Collision data and medical information sharing could lead to a better understanding of the causes and costs of road traffic collisions
Greater sharing of collision data and medical information about crash victims could lead to a much better understanding of the causes and the costs – human and financial – of death and injury on the country’s roads, and hence improve safety.
Crash and casualty data is routinely collected by the police who attend most major incidents or are at least made aware of them. It is then published by the Department for Transport through a system called STATS19.
However, to get a more rounded picture of collisions and harm on the road network this should be better linked to other sources of data, particularly injury data collected in the national medical dataset, Hospital Episode Statistics (HES), and that recorded by the ambulance service and other parties involved in the aftermath of road crashes.
Ultimately, those all those working in the road safety arena – not least those involved in health provision, law enforcement, transport policy and vehicle design – would benefit from greater data co-ordination and cross-referencing.
That is one conclusion of a report – Data Linkage in Road Safety – authored by Seema Yalamanchili, a general surgeon and a clinical research fellow at the Imperial College London Institute of Global Health Innovation, completed as part of the RTI-AID project (more information in notes to editors).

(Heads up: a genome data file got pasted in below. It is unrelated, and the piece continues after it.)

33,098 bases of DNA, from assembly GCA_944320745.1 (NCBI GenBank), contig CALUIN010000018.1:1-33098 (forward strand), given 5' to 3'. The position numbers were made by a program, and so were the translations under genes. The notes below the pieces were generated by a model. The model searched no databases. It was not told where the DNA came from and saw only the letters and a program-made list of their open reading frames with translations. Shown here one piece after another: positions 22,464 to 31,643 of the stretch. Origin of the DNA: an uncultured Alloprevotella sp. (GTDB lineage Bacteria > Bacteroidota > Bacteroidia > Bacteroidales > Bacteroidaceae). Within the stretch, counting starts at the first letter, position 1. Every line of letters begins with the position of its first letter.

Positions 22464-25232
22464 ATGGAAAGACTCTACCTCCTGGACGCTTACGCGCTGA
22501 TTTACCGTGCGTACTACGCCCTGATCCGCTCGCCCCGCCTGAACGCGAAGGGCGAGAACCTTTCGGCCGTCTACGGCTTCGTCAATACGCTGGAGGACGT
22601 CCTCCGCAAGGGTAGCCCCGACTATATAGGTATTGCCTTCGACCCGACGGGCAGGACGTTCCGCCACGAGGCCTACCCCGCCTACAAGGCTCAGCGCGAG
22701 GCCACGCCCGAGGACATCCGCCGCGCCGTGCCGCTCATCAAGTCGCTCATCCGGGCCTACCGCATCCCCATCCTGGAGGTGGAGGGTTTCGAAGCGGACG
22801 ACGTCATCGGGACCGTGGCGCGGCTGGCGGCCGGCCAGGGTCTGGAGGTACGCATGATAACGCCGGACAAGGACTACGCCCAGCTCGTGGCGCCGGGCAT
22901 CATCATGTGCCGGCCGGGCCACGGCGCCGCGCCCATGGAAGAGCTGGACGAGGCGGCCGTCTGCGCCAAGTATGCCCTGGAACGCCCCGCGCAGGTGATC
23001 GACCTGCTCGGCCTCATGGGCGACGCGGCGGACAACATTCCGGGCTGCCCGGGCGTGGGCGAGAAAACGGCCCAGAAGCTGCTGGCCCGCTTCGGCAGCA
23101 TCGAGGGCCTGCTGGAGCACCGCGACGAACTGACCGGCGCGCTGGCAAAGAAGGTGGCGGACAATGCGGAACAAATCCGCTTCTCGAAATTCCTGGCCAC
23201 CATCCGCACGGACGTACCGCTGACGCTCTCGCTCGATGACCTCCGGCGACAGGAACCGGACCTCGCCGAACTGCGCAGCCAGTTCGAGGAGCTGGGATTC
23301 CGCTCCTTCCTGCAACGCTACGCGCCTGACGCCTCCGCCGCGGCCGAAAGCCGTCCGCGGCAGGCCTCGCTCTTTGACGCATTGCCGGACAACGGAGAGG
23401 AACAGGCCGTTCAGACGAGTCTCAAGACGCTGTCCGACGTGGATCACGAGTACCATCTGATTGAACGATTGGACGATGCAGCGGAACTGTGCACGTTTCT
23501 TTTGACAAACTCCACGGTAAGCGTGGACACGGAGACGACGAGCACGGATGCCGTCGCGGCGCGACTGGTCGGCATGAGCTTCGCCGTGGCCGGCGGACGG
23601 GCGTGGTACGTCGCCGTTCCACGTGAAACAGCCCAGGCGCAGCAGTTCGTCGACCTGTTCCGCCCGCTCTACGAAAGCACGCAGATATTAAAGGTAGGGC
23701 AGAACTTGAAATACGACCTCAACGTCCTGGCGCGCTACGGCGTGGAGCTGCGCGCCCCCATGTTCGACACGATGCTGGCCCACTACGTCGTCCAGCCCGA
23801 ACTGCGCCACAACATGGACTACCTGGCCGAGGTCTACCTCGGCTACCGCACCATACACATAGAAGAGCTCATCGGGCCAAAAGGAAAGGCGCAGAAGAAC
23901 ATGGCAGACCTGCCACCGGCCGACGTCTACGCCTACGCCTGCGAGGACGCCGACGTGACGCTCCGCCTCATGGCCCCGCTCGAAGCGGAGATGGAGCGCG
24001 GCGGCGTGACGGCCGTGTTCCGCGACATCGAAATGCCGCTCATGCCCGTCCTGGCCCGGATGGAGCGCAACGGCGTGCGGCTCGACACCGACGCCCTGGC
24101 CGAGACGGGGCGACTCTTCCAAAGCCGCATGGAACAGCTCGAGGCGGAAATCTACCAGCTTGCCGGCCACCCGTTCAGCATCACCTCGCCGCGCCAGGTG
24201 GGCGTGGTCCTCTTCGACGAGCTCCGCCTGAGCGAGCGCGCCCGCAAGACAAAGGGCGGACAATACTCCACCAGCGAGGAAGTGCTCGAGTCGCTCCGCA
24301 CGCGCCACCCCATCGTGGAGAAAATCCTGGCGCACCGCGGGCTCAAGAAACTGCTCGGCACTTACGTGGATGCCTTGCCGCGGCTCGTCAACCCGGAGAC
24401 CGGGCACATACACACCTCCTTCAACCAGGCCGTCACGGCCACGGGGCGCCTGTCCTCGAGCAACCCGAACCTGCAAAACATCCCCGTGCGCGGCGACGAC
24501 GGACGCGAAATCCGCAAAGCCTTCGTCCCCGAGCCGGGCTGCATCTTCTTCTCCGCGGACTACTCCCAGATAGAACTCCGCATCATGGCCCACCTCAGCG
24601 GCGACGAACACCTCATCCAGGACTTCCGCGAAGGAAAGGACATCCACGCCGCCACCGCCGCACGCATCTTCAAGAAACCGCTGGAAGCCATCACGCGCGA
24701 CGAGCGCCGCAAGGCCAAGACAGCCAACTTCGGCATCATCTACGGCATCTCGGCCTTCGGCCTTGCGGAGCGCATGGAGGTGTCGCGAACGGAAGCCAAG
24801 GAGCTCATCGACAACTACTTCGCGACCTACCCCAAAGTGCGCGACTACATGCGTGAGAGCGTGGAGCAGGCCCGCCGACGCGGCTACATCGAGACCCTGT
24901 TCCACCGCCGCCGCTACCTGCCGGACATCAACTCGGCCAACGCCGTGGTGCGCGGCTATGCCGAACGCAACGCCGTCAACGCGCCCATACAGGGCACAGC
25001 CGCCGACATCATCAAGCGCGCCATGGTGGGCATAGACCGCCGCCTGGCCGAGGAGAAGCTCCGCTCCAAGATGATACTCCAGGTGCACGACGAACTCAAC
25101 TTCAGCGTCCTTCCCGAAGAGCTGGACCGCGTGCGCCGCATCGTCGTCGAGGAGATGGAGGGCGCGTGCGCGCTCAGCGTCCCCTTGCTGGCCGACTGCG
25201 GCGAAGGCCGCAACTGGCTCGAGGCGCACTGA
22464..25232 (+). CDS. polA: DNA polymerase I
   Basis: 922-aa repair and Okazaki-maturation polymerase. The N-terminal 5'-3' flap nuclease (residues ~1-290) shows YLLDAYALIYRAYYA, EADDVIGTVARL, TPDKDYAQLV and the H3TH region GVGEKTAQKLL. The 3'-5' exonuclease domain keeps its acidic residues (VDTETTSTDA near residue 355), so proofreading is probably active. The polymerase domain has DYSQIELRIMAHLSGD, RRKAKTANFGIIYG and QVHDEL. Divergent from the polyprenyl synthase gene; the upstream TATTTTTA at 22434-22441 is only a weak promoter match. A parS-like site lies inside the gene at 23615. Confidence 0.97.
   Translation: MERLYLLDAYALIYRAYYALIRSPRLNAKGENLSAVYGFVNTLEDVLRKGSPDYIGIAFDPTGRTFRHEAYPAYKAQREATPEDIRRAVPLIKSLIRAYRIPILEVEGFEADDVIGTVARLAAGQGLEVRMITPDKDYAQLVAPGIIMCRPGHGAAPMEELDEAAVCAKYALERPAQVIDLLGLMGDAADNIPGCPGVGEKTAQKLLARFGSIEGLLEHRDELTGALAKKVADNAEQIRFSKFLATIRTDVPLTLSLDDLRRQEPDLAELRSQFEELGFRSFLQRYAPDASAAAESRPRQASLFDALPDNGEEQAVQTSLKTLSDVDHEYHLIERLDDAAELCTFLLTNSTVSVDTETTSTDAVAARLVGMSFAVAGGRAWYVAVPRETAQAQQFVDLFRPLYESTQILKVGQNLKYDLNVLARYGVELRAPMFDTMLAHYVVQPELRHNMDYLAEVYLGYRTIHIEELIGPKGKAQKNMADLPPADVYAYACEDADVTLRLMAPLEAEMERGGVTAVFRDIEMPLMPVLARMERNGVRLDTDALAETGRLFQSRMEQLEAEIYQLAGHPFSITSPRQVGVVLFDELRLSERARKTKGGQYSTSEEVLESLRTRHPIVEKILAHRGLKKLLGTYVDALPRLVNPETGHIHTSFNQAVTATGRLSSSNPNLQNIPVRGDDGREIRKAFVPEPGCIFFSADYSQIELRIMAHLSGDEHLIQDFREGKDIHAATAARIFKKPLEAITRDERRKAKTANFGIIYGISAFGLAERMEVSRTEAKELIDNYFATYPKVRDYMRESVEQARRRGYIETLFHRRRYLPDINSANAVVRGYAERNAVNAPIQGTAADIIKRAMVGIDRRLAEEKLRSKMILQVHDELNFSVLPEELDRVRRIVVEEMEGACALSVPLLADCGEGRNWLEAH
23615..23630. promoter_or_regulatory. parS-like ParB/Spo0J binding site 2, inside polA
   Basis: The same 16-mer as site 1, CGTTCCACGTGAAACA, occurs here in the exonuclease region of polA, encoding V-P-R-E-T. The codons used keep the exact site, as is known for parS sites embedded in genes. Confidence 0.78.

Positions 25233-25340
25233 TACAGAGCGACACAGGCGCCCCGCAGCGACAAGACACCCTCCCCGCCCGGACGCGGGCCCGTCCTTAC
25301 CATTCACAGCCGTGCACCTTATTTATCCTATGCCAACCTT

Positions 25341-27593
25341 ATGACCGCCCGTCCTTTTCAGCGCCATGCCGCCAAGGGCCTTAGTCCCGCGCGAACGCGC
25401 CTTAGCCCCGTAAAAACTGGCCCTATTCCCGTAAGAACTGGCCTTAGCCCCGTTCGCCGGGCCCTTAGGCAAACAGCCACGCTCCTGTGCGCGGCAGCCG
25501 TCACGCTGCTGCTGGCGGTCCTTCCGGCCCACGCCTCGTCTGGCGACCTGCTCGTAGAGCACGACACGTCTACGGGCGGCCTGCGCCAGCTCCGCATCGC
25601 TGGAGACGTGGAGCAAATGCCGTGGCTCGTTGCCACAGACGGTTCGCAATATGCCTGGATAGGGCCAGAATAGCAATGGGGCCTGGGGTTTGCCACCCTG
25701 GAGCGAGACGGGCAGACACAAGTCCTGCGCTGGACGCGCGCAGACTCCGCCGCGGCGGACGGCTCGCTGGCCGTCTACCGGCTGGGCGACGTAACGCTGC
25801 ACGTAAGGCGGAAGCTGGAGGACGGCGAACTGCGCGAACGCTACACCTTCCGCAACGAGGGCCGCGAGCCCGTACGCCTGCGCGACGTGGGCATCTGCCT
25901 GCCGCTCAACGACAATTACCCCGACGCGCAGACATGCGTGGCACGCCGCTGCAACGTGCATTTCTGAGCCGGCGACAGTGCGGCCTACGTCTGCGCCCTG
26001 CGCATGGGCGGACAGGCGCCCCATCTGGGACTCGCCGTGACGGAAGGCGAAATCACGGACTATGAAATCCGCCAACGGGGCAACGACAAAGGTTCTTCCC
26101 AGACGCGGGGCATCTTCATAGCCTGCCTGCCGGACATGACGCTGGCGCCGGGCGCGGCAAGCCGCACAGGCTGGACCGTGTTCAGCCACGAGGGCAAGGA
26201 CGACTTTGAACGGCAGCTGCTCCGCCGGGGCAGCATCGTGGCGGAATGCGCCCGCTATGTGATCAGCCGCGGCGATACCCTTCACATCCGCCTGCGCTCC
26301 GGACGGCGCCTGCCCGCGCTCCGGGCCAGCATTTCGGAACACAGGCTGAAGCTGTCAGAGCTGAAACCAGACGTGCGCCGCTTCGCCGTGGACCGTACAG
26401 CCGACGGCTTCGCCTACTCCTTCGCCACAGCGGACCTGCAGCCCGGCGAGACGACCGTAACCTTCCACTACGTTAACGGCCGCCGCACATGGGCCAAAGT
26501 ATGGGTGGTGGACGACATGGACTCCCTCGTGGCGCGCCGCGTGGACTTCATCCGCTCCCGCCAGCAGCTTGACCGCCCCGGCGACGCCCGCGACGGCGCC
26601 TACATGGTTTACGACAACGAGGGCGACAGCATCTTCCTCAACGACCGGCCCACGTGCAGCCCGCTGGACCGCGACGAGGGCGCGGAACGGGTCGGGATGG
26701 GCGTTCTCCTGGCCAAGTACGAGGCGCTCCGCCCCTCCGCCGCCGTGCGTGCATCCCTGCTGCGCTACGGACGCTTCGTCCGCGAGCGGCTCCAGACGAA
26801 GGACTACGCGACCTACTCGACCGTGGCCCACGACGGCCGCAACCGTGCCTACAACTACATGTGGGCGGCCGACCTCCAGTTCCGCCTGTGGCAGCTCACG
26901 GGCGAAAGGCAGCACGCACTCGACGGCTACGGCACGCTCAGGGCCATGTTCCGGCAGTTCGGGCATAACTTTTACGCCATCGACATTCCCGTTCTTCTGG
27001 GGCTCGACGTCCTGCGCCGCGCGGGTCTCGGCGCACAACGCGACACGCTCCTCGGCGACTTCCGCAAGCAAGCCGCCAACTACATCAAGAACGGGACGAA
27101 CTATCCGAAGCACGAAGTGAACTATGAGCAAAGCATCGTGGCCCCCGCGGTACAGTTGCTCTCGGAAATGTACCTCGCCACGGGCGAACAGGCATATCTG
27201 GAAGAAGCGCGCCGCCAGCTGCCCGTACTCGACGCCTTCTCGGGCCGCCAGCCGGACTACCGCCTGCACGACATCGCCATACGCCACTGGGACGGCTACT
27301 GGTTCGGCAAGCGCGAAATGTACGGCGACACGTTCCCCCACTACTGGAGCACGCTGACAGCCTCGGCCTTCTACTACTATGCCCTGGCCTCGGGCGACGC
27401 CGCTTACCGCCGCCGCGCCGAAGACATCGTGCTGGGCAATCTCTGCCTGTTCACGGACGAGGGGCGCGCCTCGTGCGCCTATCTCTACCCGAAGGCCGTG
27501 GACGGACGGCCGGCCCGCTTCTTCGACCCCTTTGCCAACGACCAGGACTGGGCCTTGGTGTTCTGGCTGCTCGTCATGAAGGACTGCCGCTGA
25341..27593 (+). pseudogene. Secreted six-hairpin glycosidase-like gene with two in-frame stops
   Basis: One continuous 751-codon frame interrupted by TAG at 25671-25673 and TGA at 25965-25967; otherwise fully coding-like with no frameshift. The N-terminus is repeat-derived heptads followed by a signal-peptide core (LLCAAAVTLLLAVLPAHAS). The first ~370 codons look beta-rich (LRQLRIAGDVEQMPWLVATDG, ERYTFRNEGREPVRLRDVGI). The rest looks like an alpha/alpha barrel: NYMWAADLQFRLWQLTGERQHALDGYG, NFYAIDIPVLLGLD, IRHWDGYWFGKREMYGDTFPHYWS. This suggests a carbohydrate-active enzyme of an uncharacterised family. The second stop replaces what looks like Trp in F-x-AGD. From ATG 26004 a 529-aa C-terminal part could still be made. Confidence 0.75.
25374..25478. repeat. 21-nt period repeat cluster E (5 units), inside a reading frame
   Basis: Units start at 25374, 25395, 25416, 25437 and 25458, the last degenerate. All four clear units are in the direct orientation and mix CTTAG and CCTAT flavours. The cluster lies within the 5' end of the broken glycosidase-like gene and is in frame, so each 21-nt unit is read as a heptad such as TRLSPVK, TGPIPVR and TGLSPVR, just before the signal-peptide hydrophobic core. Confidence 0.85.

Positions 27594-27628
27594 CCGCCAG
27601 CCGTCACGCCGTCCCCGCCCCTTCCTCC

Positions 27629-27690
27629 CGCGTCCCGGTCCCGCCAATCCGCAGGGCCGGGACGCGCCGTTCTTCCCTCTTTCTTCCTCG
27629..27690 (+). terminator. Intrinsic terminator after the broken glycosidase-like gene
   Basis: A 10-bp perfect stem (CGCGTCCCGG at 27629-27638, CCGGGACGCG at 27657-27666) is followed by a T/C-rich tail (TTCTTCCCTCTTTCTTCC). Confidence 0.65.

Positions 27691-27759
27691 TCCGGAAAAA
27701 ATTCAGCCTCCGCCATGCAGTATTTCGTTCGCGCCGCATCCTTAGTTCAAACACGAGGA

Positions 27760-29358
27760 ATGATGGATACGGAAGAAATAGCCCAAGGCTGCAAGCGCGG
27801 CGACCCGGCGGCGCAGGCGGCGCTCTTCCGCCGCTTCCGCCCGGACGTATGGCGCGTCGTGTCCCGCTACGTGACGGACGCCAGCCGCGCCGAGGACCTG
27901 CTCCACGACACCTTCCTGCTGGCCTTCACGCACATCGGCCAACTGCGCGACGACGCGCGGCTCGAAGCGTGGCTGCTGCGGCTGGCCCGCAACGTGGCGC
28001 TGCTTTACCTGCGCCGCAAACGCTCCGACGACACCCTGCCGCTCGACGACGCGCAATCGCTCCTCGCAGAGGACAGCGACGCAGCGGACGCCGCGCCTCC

A more co-ordinated approach would help answer some of the questions that are key to reducing road casualties and improving health outcomes, such as:
- Are the right road casualties being triaged to the right centres?
- Why do some demographic groups fare worse than others following similar collision circumstances?
- What medical interventions can be introduced to improve clinical outcomes for particular injury types?
The World Health Organisation estimates that 1.2 million people are killed annually on roads around the globe.
Europe has been relatively successful in cutting death and injury on the roads. This has been in large part down to the ‘safe system’ approach built on five pillars: safe vehicles, safe road use, safe roads, safe speeds, and post-crash response.
By 2020, the safest roads in Europe were in Norway (17 deaths per million), Sweden (20 deaths per million) and the UK (23 deaths per million).
However, 1,695 people still died on Britain’s roads in 2022 and over the past decade or so the annual number of fatalities has plateaued rather than continue to decline.
Whilst most attention is given to the number of people killed, for each fatality there is estimated to be at least five more who receive life-changing injuries putting huge pressure not just on victims and their families but also health care systems and the public finances.